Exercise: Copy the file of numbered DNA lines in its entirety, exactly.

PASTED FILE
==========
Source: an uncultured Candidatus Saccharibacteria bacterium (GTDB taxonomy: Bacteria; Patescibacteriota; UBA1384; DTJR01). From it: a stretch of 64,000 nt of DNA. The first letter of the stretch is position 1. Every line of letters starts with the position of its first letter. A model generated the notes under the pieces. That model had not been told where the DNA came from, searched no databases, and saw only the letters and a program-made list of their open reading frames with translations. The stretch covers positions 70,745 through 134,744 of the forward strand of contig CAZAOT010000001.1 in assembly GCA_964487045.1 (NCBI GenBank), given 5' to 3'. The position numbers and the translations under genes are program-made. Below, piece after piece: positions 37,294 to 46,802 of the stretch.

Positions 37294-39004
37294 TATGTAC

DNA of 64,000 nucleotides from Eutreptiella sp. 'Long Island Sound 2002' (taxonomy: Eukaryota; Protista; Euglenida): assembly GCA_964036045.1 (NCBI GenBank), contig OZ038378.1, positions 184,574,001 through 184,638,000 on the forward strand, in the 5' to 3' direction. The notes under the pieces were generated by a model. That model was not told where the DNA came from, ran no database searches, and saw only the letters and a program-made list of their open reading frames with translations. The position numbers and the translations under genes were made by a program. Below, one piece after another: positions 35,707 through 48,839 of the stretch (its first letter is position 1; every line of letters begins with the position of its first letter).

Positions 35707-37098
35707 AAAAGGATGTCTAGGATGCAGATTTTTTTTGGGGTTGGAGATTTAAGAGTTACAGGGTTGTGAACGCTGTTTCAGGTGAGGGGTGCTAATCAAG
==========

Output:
Source: an uncultured Candidatus Saccharibacteria bacterium (GTDB taxonomy: Bacteria; Patescibacteriota; UBA1384; DTJR01). From it: a stretch of 64,000 nt of DNA. The first letter of the stretch is position 1. Every line of letters starts with the position of its first letter. A model generated the notes under the pieces. That model had not been told where the DNA came from, searched no databases, and saw only the letters and a program-made list of their open reading frames with translations. The stretch covers positions 70,745 through 134,744 of the forward strand of contig CAZAOT010000001.1 in assembly GCA_964487045.1 (NCBI GenBank), given 5' to 3'. The position numbers and the translations under genes are program-made. Below, piece after piece: positions 37,294 to 46,802 of the stretch.

Positions 37294-39004
37294 TATGTAC

DNA of 64,000 nucleotides from Eutreptiella sp. 'Long Island Sound 2002' (taxonomy: Eukaryota; Protista; Euglenida): assembly GCA_964036045.1 (NCBI GenBank), contig OZ038378.1, positions 184,574,001 through 184,638,000 on the forward strand, in the 5' to 3' direction. The notes under the pieces were generated by a model. That model was not told where the DNA came from, ran no database searches, and saw only the letters and a program-made list of their open reading frames with translations. The position numbers and the translations under genes were made by a program. Below, one piece after another: positions 35,707 through 48,839 of the stretch (its first letter is position 1; every line of letters begins with the position of its first letter).

Positions 35707-37098
35707 AAAAGGATGTCTAGGATGCAGATTTTTTTTGGGGTTGGAGATTTAAGAGTTACAGGGTTGTGAACGCTGTTTCAGGTGAGGGGTGCTAATCAAG